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Mere statements of intention in a proposal are not necessarily promises. See Restatement of the Law, Second, Contracts 2d § 2. Everything depends on (1) what is said and (2) how it is said. The best way to ensure that a contractor will be bound by its statements of intention is to write them into the contract as "shall" obligations.

See Omni Corp. v. U.S., 45 Fed. Cl. 585 (1998). See also "Postscript III: Identifying What's In The Contract," The Nash & Cibinic Report, June 1999, ¶ 31, commenting on Omni:


In its technical proposal, Omni stated that it would assign an equipment mechanic to each lock and dam. The cost of these mechanics was included in the contract price. In lieu of incorporating the technical proposal in the contract, the agency included the following provision in Section M (“Evalulation Factors for Award”) of the Request for Proposals:
y the submission of an offer pursuant to this solicitation, you, as the offeror, agree that the capability presented in your proposal which is in excess of the minimum capability requirements of this solicitation, as accepted by the Government, and upon award of a contract, thereby becomes an additional contract requirement for equivalent capability. Subsequently, a failure to provide such additional capability which results in deficient contract performance, can place the contract in jeopardy of default.
When the contractor performed the contract without having equipment mechanics on site for a substantial part of the time, the CO deducted the value of the mechanics from the price based on this provision, and the contractor sued to recover the amount withheld.
The U.S. Court of Federal Claims ruled for the contractor[.]
* * *
This case is an excellent example of an agency that saw that some parts of the technical proposal might offer additional value above that required by the contract specifications. However, rather than take the time to identify that offer of additional value and explicitly make it part of the contract, the agency attempted to write a broad provision covering the matter.

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I agree with Vern. The contract would have to incorporate proposal features into the contract in order to make them binding.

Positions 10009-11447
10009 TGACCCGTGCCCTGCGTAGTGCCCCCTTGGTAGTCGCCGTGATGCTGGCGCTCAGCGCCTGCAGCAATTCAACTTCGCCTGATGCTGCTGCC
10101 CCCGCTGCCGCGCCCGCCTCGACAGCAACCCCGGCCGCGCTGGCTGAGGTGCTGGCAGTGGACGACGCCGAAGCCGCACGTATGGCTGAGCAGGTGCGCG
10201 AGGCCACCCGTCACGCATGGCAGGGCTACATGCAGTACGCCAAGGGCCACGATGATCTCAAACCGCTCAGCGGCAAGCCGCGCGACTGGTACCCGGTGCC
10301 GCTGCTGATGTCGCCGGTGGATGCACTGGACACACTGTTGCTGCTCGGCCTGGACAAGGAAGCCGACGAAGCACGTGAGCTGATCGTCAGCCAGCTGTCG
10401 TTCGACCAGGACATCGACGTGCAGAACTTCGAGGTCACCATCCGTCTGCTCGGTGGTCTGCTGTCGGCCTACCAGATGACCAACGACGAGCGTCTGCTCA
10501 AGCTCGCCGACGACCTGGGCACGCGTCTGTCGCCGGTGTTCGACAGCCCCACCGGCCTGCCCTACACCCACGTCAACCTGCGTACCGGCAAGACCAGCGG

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The following statement is in the resultant contract: Contractor shall perform.. [the work]...in accordance with the contractor's proposal [emphasis added] and the terms and conditions of the contract.

Would that change anything?

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Not necessarily. It depends on whether the contractor made a firm commitment to use that firm and only that firm. If they merely put that firm forward as a candidate or "proposed" that firm, then your acceptance of the proposal probably does not commit them to use that firm and only that firm.

In any case, they wouldn't make a firm commitment to the firm before they know that they got the contract. They almost certainly included that firm in their proposal contingent upon (1) receiving the contract and (2) being able to reach an agreement with the firm on subcontract terms. At most what you reasonably could have done is required that they obtain your approval of any proposed subcontractor other than the one included in their proposal.

Ask them why they don't plan to use the firm that they proposed. Then check out the qualifications of the firm that they want to use. You may not have an issue. Don't let this become a thorn in the relationship based on some ungrounded "principle."

And the statement that you quoted from the contract was ill-advised. A proposal says a lot of things. The evaluators may have overlooked something that you wouldn't want the contractor to do. That's the kind of "broad provision" that Professor Nash warned against in the article from which I quoted above, and even that brief statement is poorly written. Read it closely. It seems to suggest that the proposal is separate from the terms and conditions of the contract. What if there is a conflict? Which prevails?